Finally, all of this speculation brings me to some thoughts on parenting. How do parents deal with that childish excitement we exude as discover the world as a magical place of thrills and wonders without squelching it? Because surely they only see the world as the same tired old thing. Do they fake excitement over the things we jump up and down and squeal about? Or is our excitement that infectious? Perhaps it’s a little of both. I surely hope so if I am ever to become a parent. If not, it is going to be an even more exhausting endeavor than I anticipated, and trust me—I would never downplay the challenges of parenting.

Sunday, May 4, 2008

How to Get Things Done

My parents have taught me to 1) protect/defend what I care about, 2) take action against injustices, and 3) when lodging a complaint, go straight to the top. Case in point:

Dear Andrea*,

At masters' swim practice last night, we held a "mini meet" in order to get race times for various events and (potentially) judge our swimming progress. Unfortunately, according to the coach, Bryan Ferretti, we were not permitted to use the starting blocks. Several swimmers, including myself, were very disappointed, as we have had many years of competitive swimming experience and know that race times are greatly affected by a good start.

Furthermore, the masters' swimming website states that "members participate in a variety of ways including fitness swimming, local competition, and national and international competition," and that "practices will include technique work, interval training, race pacing, ***starting techniques***, and video analysis." If these are accurate descriptions of the program, then it seems illogical to prevent capable swimmers from using starting blocks.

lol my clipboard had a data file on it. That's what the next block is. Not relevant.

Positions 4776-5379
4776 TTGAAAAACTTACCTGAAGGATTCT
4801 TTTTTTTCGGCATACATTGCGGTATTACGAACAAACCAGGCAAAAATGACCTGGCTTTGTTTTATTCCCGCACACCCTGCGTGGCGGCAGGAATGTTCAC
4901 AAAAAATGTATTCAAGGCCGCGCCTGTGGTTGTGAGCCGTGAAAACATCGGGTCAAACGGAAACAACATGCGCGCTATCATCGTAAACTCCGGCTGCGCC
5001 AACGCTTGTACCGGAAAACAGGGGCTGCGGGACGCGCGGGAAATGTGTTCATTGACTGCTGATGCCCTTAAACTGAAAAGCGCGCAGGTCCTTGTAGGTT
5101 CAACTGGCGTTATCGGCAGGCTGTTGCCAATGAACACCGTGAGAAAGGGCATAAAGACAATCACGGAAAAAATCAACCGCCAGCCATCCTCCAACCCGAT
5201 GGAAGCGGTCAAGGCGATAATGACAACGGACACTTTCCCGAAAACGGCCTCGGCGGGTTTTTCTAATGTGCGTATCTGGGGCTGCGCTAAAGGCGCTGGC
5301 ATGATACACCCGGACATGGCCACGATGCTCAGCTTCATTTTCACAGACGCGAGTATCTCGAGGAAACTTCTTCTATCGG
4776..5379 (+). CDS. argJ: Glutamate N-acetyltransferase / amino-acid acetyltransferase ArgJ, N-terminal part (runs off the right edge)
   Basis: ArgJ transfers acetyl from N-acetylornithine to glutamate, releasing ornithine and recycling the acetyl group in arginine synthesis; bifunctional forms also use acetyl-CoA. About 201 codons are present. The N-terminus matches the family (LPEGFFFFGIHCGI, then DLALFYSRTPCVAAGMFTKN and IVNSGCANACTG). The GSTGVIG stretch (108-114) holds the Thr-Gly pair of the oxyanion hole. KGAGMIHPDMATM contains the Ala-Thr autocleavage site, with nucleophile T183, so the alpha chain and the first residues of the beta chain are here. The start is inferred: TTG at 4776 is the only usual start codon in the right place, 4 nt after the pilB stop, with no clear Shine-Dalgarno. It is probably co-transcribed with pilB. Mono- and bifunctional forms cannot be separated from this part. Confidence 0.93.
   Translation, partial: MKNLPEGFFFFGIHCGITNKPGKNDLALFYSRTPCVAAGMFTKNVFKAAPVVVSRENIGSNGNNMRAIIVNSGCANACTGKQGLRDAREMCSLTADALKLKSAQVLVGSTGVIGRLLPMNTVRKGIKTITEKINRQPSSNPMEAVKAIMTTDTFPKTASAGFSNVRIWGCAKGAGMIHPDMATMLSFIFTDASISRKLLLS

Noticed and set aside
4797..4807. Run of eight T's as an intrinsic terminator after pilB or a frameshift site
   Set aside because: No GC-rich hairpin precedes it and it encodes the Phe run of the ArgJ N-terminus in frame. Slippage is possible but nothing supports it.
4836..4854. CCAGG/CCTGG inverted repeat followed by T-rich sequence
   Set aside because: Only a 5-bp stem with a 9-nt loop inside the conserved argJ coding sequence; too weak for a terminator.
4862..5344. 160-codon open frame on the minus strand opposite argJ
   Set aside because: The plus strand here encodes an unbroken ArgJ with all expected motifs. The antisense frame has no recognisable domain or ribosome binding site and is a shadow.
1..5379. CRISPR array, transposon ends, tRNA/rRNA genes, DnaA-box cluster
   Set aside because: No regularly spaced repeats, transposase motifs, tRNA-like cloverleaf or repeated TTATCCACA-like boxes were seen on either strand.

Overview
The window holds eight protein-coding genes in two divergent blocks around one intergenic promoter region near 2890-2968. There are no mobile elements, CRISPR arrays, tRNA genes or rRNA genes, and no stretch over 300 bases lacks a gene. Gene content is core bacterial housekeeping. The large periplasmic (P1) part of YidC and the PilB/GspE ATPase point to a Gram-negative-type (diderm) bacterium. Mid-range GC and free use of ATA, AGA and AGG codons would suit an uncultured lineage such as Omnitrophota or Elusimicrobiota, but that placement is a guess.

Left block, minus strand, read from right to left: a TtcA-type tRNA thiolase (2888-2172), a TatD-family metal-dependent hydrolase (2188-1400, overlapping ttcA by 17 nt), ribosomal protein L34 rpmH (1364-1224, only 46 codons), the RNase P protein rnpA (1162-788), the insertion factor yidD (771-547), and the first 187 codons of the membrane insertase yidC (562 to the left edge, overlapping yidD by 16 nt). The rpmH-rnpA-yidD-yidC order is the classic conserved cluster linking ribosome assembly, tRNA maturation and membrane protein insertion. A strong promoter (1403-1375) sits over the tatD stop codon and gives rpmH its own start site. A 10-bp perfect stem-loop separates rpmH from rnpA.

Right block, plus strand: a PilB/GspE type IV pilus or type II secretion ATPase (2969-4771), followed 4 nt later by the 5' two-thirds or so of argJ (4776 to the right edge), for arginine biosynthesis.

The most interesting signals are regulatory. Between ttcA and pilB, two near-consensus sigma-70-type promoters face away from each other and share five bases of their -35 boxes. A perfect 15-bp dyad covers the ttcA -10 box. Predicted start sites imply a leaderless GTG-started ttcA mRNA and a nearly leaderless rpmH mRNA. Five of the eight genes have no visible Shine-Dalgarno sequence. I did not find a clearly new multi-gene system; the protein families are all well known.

I will be graduating this may and leaving Rochester, so this marks the end of my experience swimming at UR. However, I wanted to write to you with this concern, as it was shared by several other swimmers in the program, with the hope that perhaps next season it may be addressed. I think that the masters' program itself is extremely valuable; since I was not permitted to be on the UR Swimming and Diving this year, the masters' program provided me with a next-best team experience and put me in contact with a group of new wonderful, friendly, hard-working swimmers. I hope it will continue to be successful in the future.

Thank you for your time.

Allison Goldstein

* Andrea Golden is the Athletic Director at the University of Rochester.


Thank you for writing to explain the situation in the pool. I will review all of this with our instructor and with Jane Possee and Kris Shanley who also oversee the area. I am a little confused myself as to why you could not use the starting blocks but I will investigate to gain clarity. Glad you could use the master's swim to continue with your swimming. I know that people love swimming and master's really serves the needs of this community. Good luck with all your endeavors as you depart the University of Rochester. We wish you well and great success. Do return whenever you are able...for sure things will continue to develop at this institution.

Andrea Golden